Results of multi-imaging of mouse brain tissue. Cross-sectional profiles of the...
Results of multi-imaging of mouse brain tissue. Cross-sectional profiles of the vertical white line in the figure are shown below each image. (a) Topography showing the roughness of the sample surface. (b) Amplitude image showing the change in vibration amplitude of the probe, which is suppressed in uneven tissue. (c) Phase image showing the change in vibration phase of the probe. The oscillation phase of the probe differs between the brain tissue and glass substrate. Scale bar, 1 mm.

Image source: Atsuka et al., Analytical Chemistry 2021 (CC BY-NC-ND 4.0)

Neuroimaging research

Using mass spectrometry to diagnose brain diseases

To quickly and correctly diagnose diseases, medical professionals depend on identifying what biochemicals are present in tissue sections, where the biomolecules are, and at what concentrations. Mass spectrometry imaging—which can identify multiple biochemicals in a single experiment—is a promising technique to achieve this. However, the stability of biomolecular sampling needs improvement to obtain the chemical distribution information with high spatial resolution.

In a recent study published in Analytical Chemistry, researchers from Osaka University used mass spectrometry to image the distribution of fat molecules in mouse brain tissue. They acquired data at a spatial resolution of 6.5 micrometers, enabling analysis on a cellular level.

The researchers used a very small capillary to gently extract lipid molecules from a tissue section, and a carefully designed setup for fine 3D directional control. Although biological tissue may often seem smooth to the naked eye, on an ultrasmall scale it's rather rough. The ability to account for this ultrasmall-scale roughness is central to obtaining reproducible biochemical data at high spatial resolution. "In our experiments, the probe's vibration amplitude is constant even when the sample height changes," says Yoichi Otsuka, first author. "We can also measure changes in sample height up to 20 micrometers, and it can be increased up to 180 micrometers."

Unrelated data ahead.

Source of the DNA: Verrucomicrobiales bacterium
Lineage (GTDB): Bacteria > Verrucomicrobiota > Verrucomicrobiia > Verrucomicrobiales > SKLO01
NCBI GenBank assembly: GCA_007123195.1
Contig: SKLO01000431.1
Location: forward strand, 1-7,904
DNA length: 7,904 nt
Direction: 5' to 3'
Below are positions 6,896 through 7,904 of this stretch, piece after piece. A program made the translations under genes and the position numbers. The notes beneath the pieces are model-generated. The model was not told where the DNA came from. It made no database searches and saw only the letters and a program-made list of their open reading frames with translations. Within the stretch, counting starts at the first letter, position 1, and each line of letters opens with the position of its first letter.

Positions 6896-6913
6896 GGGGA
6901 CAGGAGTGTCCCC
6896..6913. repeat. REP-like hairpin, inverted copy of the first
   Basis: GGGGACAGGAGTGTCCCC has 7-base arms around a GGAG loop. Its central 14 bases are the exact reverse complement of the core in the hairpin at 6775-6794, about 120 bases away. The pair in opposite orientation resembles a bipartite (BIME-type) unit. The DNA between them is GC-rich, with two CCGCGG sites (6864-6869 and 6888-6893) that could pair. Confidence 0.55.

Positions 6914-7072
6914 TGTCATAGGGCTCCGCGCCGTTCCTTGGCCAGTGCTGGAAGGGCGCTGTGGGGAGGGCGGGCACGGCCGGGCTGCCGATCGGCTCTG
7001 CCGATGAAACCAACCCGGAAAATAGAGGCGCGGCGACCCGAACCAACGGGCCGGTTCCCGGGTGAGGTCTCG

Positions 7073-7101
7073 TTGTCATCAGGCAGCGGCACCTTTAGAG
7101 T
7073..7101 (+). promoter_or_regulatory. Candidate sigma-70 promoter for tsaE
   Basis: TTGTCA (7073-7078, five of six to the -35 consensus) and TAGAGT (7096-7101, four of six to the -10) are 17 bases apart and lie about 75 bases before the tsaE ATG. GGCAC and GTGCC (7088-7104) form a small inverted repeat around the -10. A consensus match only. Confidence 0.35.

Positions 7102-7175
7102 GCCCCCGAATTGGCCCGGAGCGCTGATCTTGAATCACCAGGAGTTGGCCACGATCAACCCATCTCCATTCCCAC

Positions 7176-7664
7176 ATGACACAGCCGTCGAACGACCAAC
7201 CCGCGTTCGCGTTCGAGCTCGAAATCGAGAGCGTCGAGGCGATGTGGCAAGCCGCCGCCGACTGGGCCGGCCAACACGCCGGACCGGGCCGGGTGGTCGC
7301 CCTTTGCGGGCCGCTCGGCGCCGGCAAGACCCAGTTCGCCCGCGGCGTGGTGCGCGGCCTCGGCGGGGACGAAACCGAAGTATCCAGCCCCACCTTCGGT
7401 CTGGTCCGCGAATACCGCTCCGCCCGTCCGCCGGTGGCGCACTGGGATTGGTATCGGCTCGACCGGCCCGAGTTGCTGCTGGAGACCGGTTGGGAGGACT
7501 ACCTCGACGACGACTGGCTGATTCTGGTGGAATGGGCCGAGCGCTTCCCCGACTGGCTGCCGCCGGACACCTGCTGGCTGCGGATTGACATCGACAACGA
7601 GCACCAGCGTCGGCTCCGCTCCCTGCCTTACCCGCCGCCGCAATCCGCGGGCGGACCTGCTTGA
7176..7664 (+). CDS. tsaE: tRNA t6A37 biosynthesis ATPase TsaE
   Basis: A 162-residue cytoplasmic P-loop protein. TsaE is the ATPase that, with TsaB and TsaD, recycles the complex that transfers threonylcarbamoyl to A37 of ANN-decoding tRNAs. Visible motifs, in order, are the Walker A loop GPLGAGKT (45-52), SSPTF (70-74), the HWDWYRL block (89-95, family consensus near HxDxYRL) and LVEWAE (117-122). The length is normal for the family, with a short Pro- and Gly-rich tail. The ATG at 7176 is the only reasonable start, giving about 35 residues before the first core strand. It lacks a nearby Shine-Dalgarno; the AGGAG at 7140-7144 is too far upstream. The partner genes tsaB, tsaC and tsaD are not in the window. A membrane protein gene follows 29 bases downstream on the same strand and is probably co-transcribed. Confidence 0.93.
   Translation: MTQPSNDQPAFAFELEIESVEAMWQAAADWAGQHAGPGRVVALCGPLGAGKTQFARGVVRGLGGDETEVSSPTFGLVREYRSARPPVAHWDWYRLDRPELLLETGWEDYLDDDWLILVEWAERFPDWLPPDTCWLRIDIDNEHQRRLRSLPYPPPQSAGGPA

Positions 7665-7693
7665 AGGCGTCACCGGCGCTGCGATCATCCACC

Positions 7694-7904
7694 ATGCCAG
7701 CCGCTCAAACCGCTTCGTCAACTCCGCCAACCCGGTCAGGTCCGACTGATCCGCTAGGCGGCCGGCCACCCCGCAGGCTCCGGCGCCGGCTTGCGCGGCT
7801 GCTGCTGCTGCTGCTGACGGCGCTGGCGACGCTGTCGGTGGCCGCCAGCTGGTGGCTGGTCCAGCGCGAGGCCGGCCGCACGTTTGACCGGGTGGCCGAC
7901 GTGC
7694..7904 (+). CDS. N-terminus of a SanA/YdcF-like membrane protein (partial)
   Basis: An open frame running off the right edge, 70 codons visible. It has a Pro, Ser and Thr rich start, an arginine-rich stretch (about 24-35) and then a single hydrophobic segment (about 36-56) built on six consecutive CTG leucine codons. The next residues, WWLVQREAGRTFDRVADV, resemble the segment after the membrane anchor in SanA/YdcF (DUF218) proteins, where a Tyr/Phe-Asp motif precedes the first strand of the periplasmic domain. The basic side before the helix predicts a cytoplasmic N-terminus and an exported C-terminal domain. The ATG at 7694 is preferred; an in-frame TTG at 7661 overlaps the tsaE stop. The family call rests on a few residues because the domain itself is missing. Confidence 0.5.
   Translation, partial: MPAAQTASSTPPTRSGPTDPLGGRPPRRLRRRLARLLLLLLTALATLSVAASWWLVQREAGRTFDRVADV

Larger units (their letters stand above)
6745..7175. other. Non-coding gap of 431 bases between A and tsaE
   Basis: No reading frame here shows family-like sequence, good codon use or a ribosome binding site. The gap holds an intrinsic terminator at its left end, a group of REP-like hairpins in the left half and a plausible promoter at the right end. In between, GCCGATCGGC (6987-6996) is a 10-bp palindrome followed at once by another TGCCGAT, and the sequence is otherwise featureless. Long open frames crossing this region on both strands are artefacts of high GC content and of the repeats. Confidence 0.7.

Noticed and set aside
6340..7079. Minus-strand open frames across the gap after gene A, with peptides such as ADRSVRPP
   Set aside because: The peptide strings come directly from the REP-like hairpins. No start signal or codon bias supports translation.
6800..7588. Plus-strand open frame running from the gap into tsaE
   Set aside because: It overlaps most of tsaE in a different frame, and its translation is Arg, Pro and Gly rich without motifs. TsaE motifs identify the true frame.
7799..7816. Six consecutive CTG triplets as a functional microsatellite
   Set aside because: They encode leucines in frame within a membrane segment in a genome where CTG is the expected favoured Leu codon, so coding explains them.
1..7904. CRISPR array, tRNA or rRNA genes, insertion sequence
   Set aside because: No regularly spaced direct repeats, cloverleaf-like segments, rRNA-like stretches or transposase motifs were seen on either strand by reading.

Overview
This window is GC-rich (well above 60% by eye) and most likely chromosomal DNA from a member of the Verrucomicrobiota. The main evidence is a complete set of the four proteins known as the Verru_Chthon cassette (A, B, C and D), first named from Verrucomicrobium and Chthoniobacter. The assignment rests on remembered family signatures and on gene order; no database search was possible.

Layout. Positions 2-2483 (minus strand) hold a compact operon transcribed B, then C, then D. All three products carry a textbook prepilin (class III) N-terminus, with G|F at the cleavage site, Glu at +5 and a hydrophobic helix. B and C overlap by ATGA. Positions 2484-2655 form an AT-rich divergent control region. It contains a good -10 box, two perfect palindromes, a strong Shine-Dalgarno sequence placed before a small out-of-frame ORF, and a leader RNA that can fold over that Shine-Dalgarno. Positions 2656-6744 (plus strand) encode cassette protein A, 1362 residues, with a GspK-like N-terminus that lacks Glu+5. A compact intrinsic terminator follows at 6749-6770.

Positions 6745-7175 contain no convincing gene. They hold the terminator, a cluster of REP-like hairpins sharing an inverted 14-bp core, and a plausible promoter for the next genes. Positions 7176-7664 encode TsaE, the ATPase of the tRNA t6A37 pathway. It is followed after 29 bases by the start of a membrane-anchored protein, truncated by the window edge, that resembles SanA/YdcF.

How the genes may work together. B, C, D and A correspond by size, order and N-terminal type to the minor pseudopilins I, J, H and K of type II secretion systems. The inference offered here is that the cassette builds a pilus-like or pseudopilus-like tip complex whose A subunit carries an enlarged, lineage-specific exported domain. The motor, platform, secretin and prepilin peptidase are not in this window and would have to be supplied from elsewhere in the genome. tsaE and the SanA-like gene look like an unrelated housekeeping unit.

Principle component analysis helped us integrate our wide-ranging data. For example, we could assign the classes of lipids that are primarily present in the cortex and brainstem

Takuya Matsumoto

The researchers' first experiments were to measure irregular distributions of molecules across an uneven surface: microwells filled with various concentrations of a dye. The measured concentrations correlated with the known concentrations, and the measured surface topography was close to the actual microwell diameter. Experiments with mouse brain sections yielded a multi-dimensional data of multiple molecules such as the distribution of certain hexosylceramides—lipids that are important in aging. "Principle component analysis helped us integrate our wide-ranging data," explains Takuya Matsumoto, senior author. "For example, we could assign the classes of lipids that are primarily present in the cortex and brainstem."

Correlating such data with disease progression will require further study and perhaps additional development of the researchers' biomolecule extraction setup. The researchers anticipate that their approach will be useful for quantitatively imaging the myriad neural networks in brain tissue. Ultimately, they hope to help medical practitioners reliably diagnose diseases such as brain cancer in a tissue section with the support of molecular information in high spatial resolution.

Source: Osaka University


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